Twinn and Yates appealed their convictions, claiming various instructional errors and that insufficient evidence supported a finding of malice aforethought and use of a dangerous weapon. They argued that there was insufficient evidence that they intended to kill Golder, and that but for Golder's heart condition, their actions would not have caused Golder's death. This court rejected the contentions and affirmed the judgment.

C. Post-Conviction Conduct

During Twinn's almost two decades in prison, Twinn obtained his high school diploma, worked in various trades including welding and carpentry, participated in vocational courses and has participated in educational and self-help programs. While in prison he has served as chair of the NA and AA programs and continued to follow the 12-step program. Although nothing in his record shows that he has a substance abuse problem, Twinn noted that he enjoyed being involved in the programs.

Twinn has also served as a literacy volunteer and as a mentor and speaker for Phoenix House. He has also worked with an instructor in the prison vocational program to develop financial planning materials for fellow inmates to teach them about life skills in banking, credit cards and investment plans.

All of his psychological assessments have found him to be a low risk of dangerousness; and he has not been found to have suffered from any psychological or mental disorders.

Twinn's first mental evaluation was conducted in 1995. According to the evaluator's report, Twinn revealed that when he was 14 or 15 years old he had ingested more than a gram of cocaine to "avoid arrest" and as a result lost consciousness and was hospitalized for a few days. When asked about the commitment offense, Twinn told the evaluator that he was appealing his conviction and was "innocent of the charges of murder" and further stated that he was advised by counsel not to discuss the offense and therefore refused to discuss the circumstances of the crime. The evaluation further reflected that Twinn had not had any behavior problems while incarcerated or institutional disciplinary problems; that he had been working in a warehouse trade and had obtained a certificate as an office clerk.

Twinn's 2000 psychological evaluation reflected that while describing the commitment offense, Twinn stated that the victim suffered from heart disease and had a heart attack when Twinn and Yates attacked him. Twinn also told the evaluator that he was "offered six years since the death was accidental but I didn't take it.... I should have taken the deal when I was a juvenile but I was scared." The report further indicated that Twinn had made impressive gains while in prison and had matured considerably.

In 1999 Twinn married a friend he had known since he was a teenager and has a child from the marriage.

Twinn's 2008 psychological evaluation indicated that Twinn discussed how he had changed since he had been incarcerated, how he had adopted a 'better value system" and had learned to deal with stress and anger. In discussing, the commitment offense, he told the evaluator that he and Yates "jumped [Golder] and he died of a heart attack and because of the beating... the fight made [Golder] too excited...." Twinn also stated that at the time he thought he was "protecting" Blockman, whom he considered to be a family member. Twinn indicated that on an occasion prior to the crime that he had failed to protect his sister during some incident and that the prior situation with his sister had stayed in his mind. He stated that he acted out of anger and had made a "poor choice." He further told the evaluator that he "felt terrible" about his crime; "I never wanted to take a man's life. I have to carry this around with me for the rest of my life... I want to apologize.... He didn't deserve to die." In the evaluator's view, Twinn had taken responsibility for his actions: "He was able to discuss some of the environmental and personal factors that contributed to him committing the crime. He also expressed remorse for committing his offense." The evaluator also noted that Twinn has "demonstrated appropriate insight into the personality style and causation factors of the life of crime." The report concluded that Twinn presented a "low risk for violent recidivism."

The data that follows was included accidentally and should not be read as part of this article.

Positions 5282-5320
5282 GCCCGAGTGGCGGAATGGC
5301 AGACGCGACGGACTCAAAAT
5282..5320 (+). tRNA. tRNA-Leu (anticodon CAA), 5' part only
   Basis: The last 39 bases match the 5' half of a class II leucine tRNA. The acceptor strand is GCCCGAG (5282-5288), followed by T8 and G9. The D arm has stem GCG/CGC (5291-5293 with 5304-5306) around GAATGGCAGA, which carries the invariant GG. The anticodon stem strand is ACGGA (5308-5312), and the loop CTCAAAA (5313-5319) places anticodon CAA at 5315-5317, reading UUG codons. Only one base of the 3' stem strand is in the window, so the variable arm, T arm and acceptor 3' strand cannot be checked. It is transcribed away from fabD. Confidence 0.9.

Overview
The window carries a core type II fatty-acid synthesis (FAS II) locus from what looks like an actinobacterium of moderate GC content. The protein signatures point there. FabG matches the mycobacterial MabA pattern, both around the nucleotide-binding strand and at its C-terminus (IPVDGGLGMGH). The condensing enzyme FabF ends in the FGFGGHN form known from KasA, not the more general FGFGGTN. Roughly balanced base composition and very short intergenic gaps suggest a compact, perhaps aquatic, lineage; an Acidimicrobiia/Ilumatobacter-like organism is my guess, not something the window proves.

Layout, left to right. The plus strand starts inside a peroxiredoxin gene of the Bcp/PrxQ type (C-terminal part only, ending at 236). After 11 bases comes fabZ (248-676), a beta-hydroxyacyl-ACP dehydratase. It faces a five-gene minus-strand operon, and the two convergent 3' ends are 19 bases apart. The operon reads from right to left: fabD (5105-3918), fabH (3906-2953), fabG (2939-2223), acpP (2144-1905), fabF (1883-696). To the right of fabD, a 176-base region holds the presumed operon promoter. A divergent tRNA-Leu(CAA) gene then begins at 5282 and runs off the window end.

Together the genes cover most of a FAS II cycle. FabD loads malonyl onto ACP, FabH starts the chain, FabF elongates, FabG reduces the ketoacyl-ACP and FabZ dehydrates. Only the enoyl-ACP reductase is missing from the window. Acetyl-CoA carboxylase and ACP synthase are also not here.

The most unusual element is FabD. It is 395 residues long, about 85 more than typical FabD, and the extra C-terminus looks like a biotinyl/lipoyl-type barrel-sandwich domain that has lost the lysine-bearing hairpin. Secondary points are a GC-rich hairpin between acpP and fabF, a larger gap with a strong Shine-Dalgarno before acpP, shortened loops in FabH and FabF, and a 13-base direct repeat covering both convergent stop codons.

The 2008 evaluation found that Twinn's plans for parole appeared feasible and that he could lower his risk for recidivism by continuing "to refine his plans for residence and employment in the community" prior to release from custody. The reports concluded that "if" Twinn remains in custody he may benefit from, among other things, "continuing to explore the circumstances of the crime."

Over the years Twinn has received consistent positive reports about his strong work ethic, positive and dependable attitude. His supervisors and trainers have described him as an excellent worker, who expressed a willingness to learn, possessed a sense of humor, had effective communication skills and was respectful. While in prison he has served as manager of the "tool crib." Twinn completed all of the vocational training and obtained the requisite certificates to work as a welder. He serves as the assistant to the welding instructor. His training as a welder qualifies him for post-release acceptance into an ironworker's apprenticeship program which pays $17.75 an hour and includes benefits. Twinn's welding instructor indicated a belief that Twinn would be accepted into the program.

Twinn has no history of involvement with criminal activity or substance abuse while in prison. In May 1993, while he was housed at the California Youth Authority, Twinn received a 115 violation report alleging that he tampered with a urine sample. He received two rule 128A, the most recent in 2001 for speaking loudly during a vocational training course.*fn4

D. Prior Parole Suitability Proceedings